Hafnarhólmi to Begin Charging for Access Next Summer

Puffin Iceland

The municipal government of Borgarfjörður eystri, East Iceland, has stated its intention to make the entrance fee to Hafnarhólmi mandatory.

Hafnarhólmi is an islet and home to a puffin colony. The islet is popular and accessible for bird-watchers who want to see the iconic animal up close. Currently, the entrance fee is voluntary. Austurfrétt reports.

Could generate millions of ISK

The fee is expected to generate significant income for the municipality, as Hafnarhólmi is one of the most popular tourist destinations in Borgarfjörður eystri, and indeed all of East Iceland. The area is estimated to receive around 50,000 visitors annually.

Revenue is expected to be in the tens of millions of ISK, and a majority of the fee would be put towards conserving the popular area and enhancing the visitor experience with improved facilities.

The fee was originally introduced in 2023 with the condition that it would be optional for visitors.

Still optional this summer

Eyþór Stefánsson, chairperson of the local council, stated that although the current arrangement has brought in some revenue, a mandatory fee would be much more beneficial to the area.

Based on last year’s total of 50,000 visitors and a fee of 500 ISK [$3.62; €3.33], he estimates that some 25 million ISK [$180,000; €167,000] in additional revenue could be generated. This would represent a significant increase over the revenue generated by the current optional model.

“In my opinion, this is a better approach than the current arrangement,” Eyþór stated to Austurfrétt. “It will still be optional for visitors to pay this summer, but we believe it is reasonable that from the summer of 2025 onwards, there will be a mandatory fee for each visitor. The matter has not yet reached the stage of planning how this would be implemented, but I would be excited to have it similar to the system in Danish trains where there isn’t a direct ticket sale or attendant, but rather an unannounced check among guests.”



Dozens of Dead Puffins in Dalvík

Puffins lundar látrabjarg

Nearly 50 dead puffins were found on the seashore in Dalvík, North Iceland, RÚV reports. Chief Veterinarian of MAST, the Icelandic Food and Veterinary Authority, says their cause of death is unclear but it could be avian flu. The deaths are being investigated.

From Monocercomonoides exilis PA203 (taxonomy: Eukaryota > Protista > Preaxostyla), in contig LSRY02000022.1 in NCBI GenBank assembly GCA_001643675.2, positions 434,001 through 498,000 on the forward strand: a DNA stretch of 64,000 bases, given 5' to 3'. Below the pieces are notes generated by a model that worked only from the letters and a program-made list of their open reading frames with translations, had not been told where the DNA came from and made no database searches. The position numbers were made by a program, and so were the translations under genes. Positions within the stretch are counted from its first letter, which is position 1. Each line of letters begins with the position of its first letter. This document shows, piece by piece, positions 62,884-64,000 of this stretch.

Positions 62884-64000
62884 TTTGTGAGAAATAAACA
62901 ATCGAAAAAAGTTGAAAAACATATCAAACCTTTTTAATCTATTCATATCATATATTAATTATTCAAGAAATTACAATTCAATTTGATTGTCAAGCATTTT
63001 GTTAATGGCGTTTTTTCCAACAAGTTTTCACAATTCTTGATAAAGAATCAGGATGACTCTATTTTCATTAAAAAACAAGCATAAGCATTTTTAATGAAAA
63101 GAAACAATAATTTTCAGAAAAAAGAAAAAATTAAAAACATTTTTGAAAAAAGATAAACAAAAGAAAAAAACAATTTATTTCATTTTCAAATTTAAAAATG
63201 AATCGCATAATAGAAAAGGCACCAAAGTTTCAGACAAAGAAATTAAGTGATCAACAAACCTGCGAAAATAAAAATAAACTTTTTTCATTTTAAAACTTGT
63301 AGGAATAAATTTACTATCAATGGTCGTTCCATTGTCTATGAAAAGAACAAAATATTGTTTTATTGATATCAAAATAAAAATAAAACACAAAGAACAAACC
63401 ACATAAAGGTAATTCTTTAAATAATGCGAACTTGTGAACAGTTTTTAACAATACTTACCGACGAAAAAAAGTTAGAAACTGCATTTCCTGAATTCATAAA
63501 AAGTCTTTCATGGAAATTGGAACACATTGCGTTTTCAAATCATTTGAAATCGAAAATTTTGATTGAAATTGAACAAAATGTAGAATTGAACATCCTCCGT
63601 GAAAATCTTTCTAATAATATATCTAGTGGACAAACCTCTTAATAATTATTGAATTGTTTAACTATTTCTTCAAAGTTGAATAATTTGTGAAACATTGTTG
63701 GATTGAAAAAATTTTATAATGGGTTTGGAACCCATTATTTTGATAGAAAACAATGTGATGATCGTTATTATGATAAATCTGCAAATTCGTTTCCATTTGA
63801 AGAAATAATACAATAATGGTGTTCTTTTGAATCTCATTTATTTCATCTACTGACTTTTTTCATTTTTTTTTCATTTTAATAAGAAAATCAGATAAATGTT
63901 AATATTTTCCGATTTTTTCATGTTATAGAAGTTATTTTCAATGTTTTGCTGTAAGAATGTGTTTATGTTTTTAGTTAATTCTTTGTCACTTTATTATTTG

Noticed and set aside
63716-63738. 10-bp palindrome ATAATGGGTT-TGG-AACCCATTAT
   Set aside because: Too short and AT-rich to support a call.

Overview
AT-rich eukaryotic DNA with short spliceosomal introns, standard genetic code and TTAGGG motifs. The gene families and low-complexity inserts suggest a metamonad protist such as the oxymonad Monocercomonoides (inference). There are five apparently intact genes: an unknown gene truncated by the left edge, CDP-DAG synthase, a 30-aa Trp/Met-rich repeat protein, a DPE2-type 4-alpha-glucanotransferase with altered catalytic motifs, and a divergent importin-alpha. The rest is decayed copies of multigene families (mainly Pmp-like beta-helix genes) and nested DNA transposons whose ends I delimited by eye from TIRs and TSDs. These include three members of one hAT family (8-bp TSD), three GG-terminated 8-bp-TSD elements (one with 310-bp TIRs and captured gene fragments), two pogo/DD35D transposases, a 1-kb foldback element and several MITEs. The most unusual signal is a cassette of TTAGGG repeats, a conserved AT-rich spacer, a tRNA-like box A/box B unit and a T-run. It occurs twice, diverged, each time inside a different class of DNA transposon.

“Puffins are of course returning to their homesteads if we can say so, at least their summer grounds where they nest and lay eggs,” stated Þorvaldur H. Þórðarson, MAST’s chief veterinarian. “So whether that has something to do with it, one can’t say. But of course the first thing that comes to mind is the possibility of avian flu.”

Mass deaths reported last year

Last year similar incidents were reported in West Iceland, with locals spotting dead puffins and kittiwakes in the dozens. No bird flu was detected in samples taken from the birds. Some meteorologists suggested that extreme weather had caused the deaths.

Þorvaldur stated that MAST would look into the deaths and decide whether samples would be taken for further analysis.

Puffin populations on the decline

Iceland plays host to a significant portion of the world’s puffins, with approximately 20% of the global population nesting in the Westman Islands every year. In total, the country boasts some 3 million nesting pairs. Although Iceland’s puffins have had some good breeding seasons in recent years, recent data shows their population has declined by 70% over the last 30 years.

While puffin populations naturally fluctuate over time, the recent data unveiled an unprecedented pattern and a more rapid decline than previously believed. Last year, experts proposed a ban on puffing hunting in Iceland. Experts say a ban would slow, though not stop, the birds’ decline.

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Iceland News Review: The Puffins Return, Trip Into a Volcano, and More

In this episode of Iceland News Review, we delve into Iceland’s new government; the return of Iceland’s iconic puffins; a new attraction that could show you the inside of an active volcano, and much more.